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How to Use with() in Laravel

If you work with collections of models with relations in Laravel you may notice, that each relation will be loaded separately by a dedicated SQL query. It can make a heavy load on your database and increase query handling time.

In this article we will explain how to optimize this moment using the with() method for Eloquent query builder and collections.

Prepare Code and Data

I assume that you have Laravel installed. If it is not – see this article. Let’s look at the example in more detail. Imagine that you have a model Article, that has relations comments() and author(). Let’s create these models and the required migrations. Start with migrations:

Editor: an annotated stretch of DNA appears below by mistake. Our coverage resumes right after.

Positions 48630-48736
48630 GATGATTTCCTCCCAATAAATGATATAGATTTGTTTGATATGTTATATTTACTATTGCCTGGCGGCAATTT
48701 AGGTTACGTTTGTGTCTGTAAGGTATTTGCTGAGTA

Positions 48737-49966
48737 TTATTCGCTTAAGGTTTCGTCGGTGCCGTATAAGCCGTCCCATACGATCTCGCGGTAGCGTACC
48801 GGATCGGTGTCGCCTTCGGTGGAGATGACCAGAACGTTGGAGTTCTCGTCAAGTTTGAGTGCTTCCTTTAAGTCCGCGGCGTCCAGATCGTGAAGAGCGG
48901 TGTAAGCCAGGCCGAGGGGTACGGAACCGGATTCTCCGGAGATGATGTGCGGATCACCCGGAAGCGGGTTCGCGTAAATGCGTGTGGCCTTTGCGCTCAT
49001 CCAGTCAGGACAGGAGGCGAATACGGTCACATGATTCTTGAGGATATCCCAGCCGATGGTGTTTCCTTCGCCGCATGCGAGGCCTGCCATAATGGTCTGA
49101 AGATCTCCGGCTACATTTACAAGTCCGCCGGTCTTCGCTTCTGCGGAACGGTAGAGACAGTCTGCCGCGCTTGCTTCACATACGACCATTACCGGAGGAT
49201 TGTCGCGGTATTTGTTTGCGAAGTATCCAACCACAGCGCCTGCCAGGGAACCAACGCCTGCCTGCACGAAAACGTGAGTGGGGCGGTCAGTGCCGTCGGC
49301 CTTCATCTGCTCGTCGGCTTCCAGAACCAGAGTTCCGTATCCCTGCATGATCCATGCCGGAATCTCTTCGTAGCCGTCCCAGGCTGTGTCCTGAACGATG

php artisan make:migration CreateAuthorsTable return new class extends Migration { public function up() { Schema::create("authors", function (Blueprint $table) { $table->id(); $table->string("name"); $table->timestamps(); }); } public function down() { Schema::dropIfExists("authors"); } }; php artisan make:migration CreateArticlesTable return new class extends Migration { public function up() { Schema::create("articles", function (Blueprint $table) { $table->id(); $table->string("title"); $table->text("content"); $table ->foreignId("author_id") ->references("id") ->on("authors"); $table->timestamps(); }); } public function down() { Schema::dropIfExists("articles"); } }; php artisan make:migration CreateCommentsTable return new class extends Migration { public function up() { Schema::create("comments", function (Blueprint $table) { $table->id(); $table ->foreignId("article_id") ->references("id") ->on("articles") ->cascadeOnDelete(); $table->string("text"); $table->timestamps(); }); } public function down() { Schema::dropIfExists("comments"); } };

Then, create models. Run this command to create the Author model: